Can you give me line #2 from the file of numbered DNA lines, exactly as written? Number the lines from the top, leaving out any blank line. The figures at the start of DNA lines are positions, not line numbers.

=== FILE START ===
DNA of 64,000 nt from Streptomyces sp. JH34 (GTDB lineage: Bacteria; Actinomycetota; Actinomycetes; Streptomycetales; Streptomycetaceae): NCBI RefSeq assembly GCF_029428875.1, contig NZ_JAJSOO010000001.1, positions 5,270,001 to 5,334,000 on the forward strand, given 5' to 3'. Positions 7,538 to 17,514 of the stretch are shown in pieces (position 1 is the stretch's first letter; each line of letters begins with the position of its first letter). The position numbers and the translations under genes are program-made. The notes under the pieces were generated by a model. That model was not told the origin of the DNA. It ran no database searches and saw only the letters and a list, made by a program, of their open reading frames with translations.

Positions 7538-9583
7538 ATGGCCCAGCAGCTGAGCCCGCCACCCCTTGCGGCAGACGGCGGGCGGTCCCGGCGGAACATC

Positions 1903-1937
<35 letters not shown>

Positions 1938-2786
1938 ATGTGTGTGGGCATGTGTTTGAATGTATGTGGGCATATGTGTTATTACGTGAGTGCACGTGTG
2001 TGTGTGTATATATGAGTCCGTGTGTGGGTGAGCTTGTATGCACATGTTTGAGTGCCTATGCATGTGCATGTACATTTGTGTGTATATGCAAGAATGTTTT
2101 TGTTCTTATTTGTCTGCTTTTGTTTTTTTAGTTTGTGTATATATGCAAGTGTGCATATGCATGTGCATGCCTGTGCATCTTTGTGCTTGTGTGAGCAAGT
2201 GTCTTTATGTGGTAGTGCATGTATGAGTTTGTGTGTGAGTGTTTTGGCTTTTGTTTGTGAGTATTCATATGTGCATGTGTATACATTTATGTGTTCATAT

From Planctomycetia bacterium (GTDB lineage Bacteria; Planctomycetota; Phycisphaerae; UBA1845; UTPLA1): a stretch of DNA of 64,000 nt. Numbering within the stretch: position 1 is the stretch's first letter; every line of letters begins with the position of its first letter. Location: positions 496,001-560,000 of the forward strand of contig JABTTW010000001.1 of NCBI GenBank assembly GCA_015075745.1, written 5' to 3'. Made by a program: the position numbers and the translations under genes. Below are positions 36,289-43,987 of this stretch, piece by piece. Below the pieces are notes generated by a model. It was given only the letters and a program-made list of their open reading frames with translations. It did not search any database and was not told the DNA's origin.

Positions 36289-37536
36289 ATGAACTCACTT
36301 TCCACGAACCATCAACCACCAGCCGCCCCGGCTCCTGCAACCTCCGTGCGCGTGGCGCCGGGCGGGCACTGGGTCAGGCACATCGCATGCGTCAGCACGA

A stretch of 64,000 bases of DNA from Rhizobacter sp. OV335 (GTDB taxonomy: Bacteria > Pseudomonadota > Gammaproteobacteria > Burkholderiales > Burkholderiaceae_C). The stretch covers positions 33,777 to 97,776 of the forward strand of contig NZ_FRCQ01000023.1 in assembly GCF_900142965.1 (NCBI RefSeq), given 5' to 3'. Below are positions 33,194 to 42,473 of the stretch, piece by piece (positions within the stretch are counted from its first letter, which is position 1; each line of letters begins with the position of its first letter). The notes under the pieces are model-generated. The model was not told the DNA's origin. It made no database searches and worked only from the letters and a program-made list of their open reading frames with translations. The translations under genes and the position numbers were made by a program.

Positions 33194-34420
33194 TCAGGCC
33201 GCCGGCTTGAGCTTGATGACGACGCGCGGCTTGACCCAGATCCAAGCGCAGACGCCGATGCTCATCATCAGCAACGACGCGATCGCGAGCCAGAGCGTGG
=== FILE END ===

Positions 7538-9583